The Arkansas Family Council released a letter Monday signed by former Gov. Mike Huckabee, the Rev. Ronnie Floyd of Springdale and more than 100 other church and local leaders opposed to Issue 4, a proposed ballot measure to expand casino gambling.
The letter included signatories from each of the four counties that could see increased gambling operations under Issue 4: Crittenden, Garland, Pope and Jefferson. Huckabee now lives in Florida.
"Casino gambling is tied to crime, bankruptcy, domestic violence, divorce, and suicide," the letter states. "Countless children have gone hungry and been neglected, living in poverty, because of a parent's gambling addiction."
State Rep. Vivian Flowers, D-Pine Bluff, also joined the faith leaders in calling for an electoral defeat of the measure. She questioned its touted economic benefits, which she said were subject to a "crash after the boom."
The letter also included signatures from state Rep. Mike Holcomb, R-Pine Bluff; former state Rep. Donnie Copeland, R-North Little Rock, and William "Dubs" Byers, a pastor and member of the state Board of Corrections.
If passed by voters on Nov. 6, Issue 4 -- a proposed constitutional amendment -- would allow the state to issue as many as four casino licenses. Two are earmarked to expand gambling operations at the Oaklawn and Southland racetracks in Hot Springs and West Memphis, respectively, while the other two licenses would go to build new casinos in Jefferson and Pope counties.
A University of Arkansas at Little Rock study funded by Driving Arkansas Forward, a committee supporting the measure, estimated that the economic impact of Issue 4 could be as many as 6,000 new jobs and $39 million more a year in local and state government revenue. The study has been cited in television ads encouraging voters to support the measure.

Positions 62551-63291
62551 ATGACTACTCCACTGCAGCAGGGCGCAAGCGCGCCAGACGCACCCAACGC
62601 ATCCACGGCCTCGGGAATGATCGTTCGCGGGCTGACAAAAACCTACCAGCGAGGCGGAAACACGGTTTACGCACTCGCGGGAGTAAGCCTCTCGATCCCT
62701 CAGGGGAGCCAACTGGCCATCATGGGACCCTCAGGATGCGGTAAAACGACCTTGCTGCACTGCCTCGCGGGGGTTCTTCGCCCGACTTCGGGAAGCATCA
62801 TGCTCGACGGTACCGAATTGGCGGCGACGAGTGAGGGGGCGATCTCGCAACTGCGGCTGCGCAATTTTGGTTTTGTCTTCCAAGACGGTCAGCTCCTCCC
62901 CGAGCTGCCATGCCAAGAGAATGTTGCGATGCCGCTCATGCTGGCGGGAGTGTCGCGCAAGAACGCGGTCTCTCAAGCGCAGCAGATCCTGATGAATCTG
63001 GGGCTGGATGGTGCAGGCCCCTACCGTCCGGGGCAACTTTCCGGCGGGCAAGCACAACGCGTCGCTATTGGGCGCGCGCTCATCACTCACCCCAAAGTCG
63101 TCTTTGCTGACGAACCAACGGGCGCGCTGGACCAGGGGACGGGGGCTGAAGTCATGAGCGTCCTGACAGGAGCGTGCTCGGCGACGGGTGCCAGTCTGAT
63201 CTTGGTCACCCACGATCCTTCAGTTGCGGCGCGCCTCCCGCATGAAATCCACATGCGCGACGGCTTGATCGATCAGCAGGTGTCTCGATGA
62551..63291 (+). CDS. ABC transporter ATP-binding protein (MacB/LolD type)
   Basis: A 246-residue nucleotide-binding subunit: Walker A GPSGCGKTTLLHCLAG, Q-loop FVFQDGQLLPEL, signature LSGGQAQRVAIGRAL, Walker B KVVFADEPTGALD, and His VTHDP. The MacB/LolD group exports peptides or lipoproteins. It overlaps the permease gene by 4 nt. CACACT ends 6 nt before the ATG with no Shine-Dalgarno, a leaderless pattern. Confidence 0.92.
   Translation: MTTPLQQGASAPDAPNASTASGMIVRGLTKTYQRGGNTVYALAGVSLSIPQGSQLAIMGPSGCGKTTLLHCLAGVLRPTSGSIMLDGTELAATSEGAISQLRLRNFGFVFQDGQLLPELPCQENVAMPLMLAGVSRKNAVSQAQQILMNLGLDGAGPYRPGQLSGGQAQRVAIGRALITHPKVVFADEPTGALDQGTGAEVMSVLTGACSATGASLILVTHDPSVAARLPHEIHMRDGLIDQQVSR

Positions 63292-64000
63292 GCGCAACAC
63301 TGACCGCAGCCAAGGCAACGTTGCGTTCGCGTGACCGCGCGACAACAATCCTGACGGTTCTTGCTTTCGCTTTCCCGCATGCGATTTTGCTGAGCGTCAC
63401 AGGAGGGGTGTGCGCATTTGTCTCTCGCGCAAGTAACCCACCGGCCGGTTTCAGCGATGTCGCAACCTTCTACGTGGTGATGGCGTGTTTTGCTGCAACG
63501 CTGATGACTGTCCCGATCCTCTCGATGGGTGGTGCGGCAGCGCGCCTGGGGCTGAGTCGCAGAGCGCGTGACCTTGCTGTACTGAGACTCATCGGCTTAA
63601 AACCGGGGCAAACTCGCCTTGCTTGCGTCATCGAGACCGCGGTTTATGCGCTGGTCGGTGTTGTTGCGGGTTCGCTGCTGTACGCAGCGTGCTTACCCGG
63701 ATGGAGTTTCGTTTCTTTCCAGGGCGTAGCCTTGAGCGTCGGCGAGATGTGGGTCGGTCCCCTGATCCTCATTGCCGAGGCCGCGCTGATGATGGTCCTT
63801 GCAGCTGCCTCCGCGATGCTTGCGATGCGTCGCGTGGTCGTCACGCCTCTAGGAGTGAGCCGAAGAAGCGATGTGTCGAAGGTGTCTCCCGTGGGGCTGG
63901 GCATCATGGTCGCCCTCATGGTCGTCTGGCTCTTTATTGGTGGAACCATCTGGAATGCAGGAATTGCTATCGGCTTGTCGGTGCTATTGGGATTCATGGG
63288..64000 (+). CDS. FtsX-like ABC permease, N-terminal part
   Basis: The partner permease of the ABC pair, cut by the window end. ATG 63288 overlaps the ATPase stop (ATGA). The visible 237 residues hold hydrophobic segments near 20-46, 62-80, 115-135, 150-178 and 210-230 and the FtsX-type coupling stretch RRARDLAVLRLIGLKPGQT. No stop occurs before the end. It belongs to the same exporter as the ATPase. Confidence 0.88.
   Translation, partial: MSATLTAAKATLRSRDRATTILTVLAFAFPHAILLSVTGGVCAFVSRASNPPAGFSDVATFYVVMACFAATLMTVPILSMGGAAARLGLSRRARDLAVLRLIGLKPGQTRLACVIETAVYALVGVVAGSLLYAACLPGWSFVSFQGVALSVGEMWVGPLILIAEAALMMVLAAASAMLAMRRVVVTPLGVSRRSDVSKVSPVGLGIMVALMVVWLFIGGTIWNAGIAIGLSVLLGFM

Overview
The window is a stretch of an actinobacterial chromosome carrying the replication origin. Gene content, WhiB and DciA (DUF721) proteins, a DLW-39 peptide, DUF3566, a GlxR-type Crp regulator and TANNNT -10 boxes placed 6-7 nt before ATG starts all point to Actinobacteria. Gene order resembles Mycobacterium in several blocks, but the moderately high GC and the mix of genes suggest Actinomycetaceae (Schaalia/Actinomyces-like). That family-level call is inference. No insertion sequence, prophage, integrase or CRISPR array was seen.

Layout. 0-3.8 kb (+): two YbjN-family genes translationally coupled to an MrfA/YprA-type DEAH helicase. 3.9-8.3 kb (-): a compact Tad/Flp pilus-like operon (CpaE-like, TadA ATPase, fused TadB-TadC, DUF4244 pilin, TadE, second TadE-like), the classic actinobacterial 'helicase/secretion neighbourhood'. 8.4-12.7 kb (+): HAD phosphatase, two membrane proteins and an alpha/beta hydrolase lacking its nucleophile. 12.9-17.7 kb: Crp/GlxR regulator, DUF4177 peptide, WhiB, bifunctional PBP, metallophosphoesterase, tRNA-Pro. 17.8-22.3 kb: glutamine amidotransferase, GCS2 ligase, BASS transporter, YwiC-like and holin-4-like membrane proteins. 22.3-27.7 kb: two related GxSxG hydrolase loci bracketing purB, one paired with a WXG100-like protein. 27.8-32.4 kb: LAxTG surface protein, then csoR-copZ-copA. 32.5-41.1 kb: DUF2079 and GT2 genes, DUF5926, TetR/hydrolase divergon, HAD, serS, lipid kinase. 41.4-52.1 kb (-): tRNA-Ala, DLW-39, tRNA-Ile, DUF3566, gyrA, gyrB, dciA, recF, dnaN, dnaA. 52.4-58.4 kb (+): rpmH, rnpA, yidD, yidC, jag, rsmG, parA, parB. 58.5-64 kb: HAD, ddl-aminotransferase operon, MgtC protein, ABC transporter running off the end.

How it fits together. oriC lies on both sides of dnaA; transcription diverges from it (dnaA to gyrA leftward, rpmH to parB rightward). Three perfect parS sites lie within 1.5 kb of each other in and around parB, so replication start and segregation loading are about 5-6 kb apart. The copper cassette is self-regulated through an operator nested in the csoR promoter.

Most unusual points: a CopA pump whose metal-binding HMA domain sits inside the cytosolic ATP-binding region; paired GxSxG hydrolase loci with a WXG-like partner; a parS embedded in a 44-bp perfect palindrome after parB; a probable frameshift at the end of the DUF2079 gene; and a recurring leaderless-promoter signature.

In response to the Family Council's news conference, Driving Arkansas Forward issued a statement again pointing to the casinos' purported economic benefits, which the group said are now going to casinos in Mississippi and Oklahoma.
The group also provided the testimony of West Memphis Police Chief Donald Oakes, who rebutted the claims that gambling was tied to increases in crime.
"The [Southland] casino does just the opposite for us because it brings in jobs," Oakes said. "It allows the families to support themselves."
Oakes added that in 26 years on the police force, he has never responded to a suicide that he believed was a result of gambling at Southland.
Backers of the amendment also won two crucial Arkansas Supreme Court decision in lawsuits challenging Issue 4's qualifications for the ballot. The decisions ensured that voters statewide would get to decide the issue in November.
"This is certainly still an uphill [fight] for our side," Family Council President Jerry Cox said.
A ballot committee set up by the Family Council earlier this year to oppose Issue 4 reported no finances earlier this month. However, the Family Council's connections among the state's churches have proved influential in elections.
Larry Page, the executive director of the Arkansas Faith and Ethics Council, a separate faith-based organization, said church leaders would be key in building grassroots opposition to the measure.
"If we don't hold our base and bring it to the polls in a comprehensive way, we're really hurting," Paige said. "The other side ... they're going to vastly outspend anything we can do."
In its most recent campaign finance report, Driving Arkansas Forward reported having raised and spent more than $4 million to support Issue 4. The It's Our Turn Committee, another group backing Issue 4, reported raising $50,000 from Delaware North, the owners of Southland Racing and Gaming.
A group opposing Issue 4, Citizens for A Better Pope County, reported raising a smaller sum, $16,755, and spending $5,752.
Metro on 10/30/2018
Print Headline: Arkansas casino bid opposed by faith group